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By Nechama Brodie | Photographs Paul Samuels
If your workout isn’t kicking your ass, you aren’t hitting hard enough. Pro brawlers Kevin Lerena and Demarte Pena show you how to fight back
Call it the Art of Bruising or the Hurt Business – boxing and mixed martial arts are known for chewing up and spitting out contenders. You need an indomitable fighting spirit to go the distance but in the ring, it’s technique, skill and discipline that matter just as much – not just to win the match, but to keep you from getting clocked or concussed on the path to glory. And that’s where the truly elite fighters come into their own: they’re athletes first and fighting machines second. They train six days a week and rest for one, even when they’re not working towards a specific fight. Every action, every routine is a choice – designed to condition, build fitness, develop stamina, strengthen the mind and to groove the movement so perfectly that, when they have to deliver exactly the same performance under pressure, their body is able to do it without hesitating.
The K.O. Kid
Kevin Lerena turned pro in 2011, at the age of 19. Now just a few months shy of his 25th birthday, the fresh-faced boxer is one of the world’s top cruiserweights. He’s ranked second in the world by the WBO, and 11th and 13th in his weight division by the WBC and WBA, respectively. Lerena has won 17 of his 18 professional bouts (his only loss, to Johnny Muller back in 2014, still stings, despite a convincing victory over Muller 17 months later). Most of those fights have gone the distance.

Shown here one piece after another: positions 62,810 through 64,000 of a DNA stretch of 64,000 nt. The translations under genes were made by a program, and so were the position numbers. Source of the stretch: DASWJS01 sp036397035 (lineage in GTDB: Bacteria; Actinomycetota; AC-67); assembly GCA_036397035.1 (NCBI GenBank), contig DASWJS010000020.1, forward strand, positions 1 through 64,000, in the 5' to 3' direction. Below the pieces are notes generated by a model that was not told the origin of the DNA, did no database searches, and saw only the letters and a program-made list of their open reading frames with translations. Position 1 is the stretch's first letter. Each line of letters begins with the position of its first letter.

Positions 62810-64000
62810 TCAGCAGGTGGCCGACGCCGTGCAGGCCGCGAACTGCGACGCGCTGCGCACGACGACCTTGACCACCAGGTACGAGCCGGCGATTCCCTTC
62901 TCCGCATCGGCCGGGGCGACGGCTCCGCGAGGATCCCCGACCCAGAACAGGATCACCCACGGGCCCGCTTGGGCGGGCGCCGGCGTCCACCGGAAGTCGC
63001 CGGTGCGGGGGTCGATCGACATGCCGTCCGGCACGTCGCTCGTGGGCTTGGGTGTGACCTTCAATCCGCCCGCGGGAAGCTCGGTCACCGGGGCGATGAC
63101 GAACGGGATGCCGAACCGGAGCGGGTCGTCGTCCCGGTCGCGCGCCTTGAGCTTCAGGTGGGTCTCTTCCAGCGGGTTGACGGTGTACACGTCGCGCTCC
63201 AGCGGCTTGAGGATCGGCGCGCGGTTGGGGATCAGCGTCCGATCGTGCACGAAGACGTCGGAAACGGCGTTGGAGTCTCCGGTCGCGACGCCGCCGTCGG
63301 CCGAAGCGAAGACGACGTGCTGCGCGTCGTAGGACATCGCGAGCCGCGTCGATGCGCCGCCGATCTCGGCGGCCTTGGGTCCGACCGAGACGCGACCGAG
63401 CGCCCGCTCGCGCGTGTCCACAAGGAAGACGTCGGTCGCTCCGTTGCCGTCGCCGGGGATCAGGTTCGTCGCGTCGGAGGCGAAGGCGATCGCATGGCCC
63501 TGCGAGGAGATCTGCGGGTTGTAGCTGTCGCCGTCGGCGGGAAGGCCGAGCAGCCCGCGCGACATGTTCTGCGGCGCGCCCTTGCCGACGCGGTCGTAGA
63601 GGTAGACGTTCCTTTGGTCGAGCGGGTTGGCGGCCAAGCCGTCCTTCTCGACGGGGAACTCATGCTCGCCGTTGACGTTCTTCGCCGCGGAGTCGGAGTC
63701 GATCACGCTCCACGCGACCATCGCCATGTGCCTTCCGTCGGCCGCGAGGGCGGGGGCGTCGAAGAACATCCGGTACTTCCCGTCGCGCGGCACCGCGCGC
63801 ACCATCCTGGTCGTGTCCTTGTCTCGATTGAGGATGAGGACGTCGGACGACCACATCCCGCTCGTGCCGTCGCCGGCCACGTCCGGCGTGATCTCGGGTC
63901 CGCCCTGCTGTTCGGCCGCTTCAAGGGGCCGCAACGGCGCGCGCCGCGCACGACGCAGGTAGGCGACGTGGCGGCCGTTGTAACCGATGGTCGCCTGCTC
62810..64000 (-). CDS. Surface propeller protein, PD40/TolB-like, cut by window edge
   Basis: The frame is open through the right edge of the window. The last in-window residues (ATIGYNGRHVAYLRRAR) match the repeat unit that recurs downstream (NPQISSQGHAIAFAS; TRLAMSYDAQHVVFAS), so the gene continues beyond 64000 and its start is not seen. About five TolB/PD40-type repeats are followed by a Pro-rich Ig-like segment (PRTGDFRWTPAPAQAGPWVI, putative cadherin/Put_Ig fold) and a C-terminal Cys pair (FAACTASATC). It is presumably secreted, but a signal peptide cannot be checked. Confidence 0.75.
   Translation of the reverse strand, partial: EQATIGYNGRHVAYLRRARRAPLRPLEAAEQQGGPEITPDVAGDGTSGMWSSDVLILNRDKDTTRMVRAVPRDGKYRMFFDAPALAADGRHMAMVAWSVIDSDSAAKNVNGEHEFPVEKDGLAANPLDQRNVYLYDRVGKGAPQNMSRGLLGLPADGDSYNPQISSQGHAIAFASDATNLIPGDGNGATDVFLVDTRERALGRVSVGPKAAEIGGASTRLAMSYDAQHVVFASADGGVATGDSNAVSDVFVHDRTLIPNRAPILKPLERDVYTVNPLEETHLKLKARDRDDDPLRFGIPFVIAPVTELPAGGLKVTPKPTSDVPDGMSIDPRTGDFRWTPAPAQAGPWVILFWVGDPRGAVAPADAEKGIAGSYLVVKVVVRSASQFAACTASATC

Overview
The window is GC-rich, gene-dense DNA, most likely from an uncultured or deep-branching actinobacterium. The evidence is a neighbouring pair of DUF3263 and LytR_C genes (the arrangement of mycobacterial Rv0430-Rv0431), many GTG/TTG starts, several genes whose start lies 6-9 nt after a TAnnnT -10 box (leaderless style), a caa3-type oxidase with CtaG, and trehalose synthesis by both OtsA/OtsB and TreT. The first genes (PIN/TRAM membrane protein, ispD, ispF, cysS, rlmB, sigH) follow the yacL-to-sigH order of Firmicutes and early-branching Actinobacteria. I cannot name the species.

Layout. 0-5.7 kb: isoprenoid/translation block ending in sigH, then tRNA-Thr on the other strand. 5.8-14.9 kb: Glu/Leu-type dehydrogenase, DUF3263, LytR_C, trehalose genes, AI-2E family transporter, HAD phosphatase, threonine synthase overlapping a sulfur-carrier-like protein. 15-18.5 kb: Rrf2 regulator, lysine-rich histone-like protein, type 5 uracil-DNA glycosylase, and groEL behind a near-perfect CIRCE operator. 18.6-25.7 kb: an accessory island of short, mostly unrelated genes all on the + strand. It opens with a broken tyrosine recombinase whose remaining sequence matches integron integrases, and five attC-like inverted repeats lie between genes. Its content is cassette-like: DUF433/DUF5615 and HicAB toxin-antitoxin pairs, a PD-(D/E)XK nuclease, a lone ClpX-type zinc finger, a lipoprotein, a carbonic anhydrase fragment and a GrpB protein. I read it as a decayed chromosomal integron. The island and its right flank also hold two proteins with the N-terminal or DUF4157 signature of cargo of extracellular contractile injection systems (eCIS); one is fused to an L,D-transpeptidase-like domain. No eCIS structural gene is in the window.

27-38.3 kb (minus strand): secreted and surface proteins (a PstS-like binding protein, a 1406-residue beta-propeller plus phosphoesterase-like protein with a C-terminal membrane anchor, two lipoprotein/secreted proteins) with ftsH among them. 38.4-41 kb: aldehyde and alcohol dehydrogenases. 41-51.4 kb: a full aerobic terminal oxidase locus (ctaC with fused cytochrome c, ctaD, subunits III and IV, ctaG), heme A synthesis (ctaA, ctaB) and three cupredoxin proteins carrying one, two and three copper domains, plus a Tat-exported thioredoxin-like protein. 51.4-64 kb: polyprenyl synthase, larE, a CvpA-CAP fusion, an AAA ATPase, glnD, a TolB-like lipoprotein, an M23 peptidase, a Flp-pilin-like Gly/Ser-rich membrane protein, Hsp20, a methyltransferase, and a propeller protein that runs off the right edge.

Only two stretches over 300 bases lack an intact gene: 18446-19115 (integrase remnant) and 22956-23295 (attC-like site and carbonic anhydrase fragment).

“When you become a pro, you’re not there for three minutes of fame. You’re on your feet for 12 rounds,” Lerena says. “And that means you have to train for 24.” The first four years after going pro, Lerena says, were about paying his dues. “People think you turn pro and you’re going to make money, but it doesn’t work like that,” he says.
Now, as he enters his seventh year as a professional, he’s facing a new challenge: a winning streak. “Winning is very difficult,” says Lerena’s coach and trainer Peter Smith, of Smith’s Gym. “Winning is fatiguing – mentally, physically. When you get to the top, that’s when the real training starts.” Smith says Lerena has “a lot of strengths. He’s become a well-rounded fighter. He’s athletic, a quick learner. He takes in information really well and he sticks to a plan. Some guys don’t have that discipline.”
At this stage of the game, it’s really all about discipline and routine – even a great technique is only as good as what you’re able to produce under fight conditions. “I always seek perfection in my fighters,” Smith says. “I’ll never get it, but at times I am pleased with their performance.”